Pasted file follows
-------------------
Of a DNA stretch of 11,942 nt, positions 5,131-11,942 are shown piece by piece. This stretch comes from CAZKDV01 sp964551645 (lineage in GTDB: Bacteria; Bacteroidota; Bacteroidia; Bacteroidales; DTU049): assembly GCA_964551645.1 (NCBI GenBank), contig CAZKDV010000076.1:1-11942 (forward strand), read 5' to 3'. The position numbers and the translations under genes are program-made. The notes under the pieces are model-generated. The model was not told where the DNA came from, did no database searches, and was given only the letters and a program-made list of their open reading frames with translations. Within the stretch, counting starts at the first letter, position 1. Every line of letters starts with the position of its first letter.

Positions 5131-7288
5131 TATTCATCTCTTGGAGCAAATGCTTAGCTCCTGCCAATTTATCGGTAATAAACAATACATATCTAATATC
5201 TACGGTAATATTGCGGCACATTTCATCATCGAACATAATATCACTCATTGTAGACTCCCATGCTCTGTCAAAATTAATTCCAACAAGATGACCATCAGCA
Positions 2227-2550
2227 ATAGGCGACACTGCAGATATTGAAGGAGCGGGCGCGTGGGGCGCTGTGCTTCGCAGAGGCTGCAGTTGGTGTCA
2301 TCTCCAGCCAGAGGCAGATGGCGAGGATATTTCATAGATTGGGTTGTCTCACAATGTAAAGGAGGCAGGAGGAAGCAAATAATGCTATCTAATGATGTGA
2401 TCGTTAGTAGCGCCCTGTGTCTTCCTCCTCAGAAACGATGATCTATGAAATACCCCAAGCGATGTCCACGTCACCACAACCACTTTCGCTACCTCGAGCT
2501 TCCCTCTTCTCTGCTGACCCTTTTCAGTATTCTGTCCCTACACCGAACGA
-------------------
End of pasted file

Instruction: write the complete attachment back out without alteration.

Of a DNA stretch of 11,942 nt, positions 5,131-11,942 are shown piece by piece. This stretch comes from CAZKDV01 sp964551645 (lineage in GTDB: Bacteria; Bacteroidota; Bacteroidia; Bacteroidales; DTU049): assembly GCA_964551645.1 (NCBI GenBank), contig CAZKDV010000076.1:1-11942 (forward strand), read 5' to 3'. The position numbers and the translations under genes are program-made. The notes under the pieces are model-generated. The model was not told where the DNA came from, did no database searches, and was given only the letters and a program-made list of their open reading frames with translations. Within the stretch, counting starts at the first letter, position 1. Every line of letters starts with the position of its first letter.

Positions 5131-7288
5131 TATTCATCTCTTGGAGCAAATGCTTAGCTCCTGCCAATTTATCGGTAATAAACAATACATATCTAATATC
5201 TACGGTAATATTGCGGCACATTTCATCATCGAACATAATATCACTCATTGTAGACTCCCATGCTCTGTCAAAATTAATTCCAACAAGATGACCATCAGCA
Positions 2227-2550
2227 ATAGGCGACACTGCAGATATTGAAGGAGCGGGCGCGTGGGGCGCTGTGCTTCGCAGAGGCTGCAGTTGGTGTCA
2301 TCTCCAGCCAGAGGCAGATGGCGAGGATATTTCATAGATTGGGTTGTCTCACAATGTAAAGGAGGCAGGAGGAAGCAAATAATGCTATCTAATGATGTGA
2401 TCGTTAGTAGCGCCCTGTGTCTTCCTCCTCAGAAACGATGATCTATGAAATACCCCAAGCGATGTCCACGTCACCACAACCACTTTCGCTACCTCGAGCT
2501 TCCCTCTTCTCTGCTGACCCTTTTCAGTATTCTGTCCCTACACCGAACGA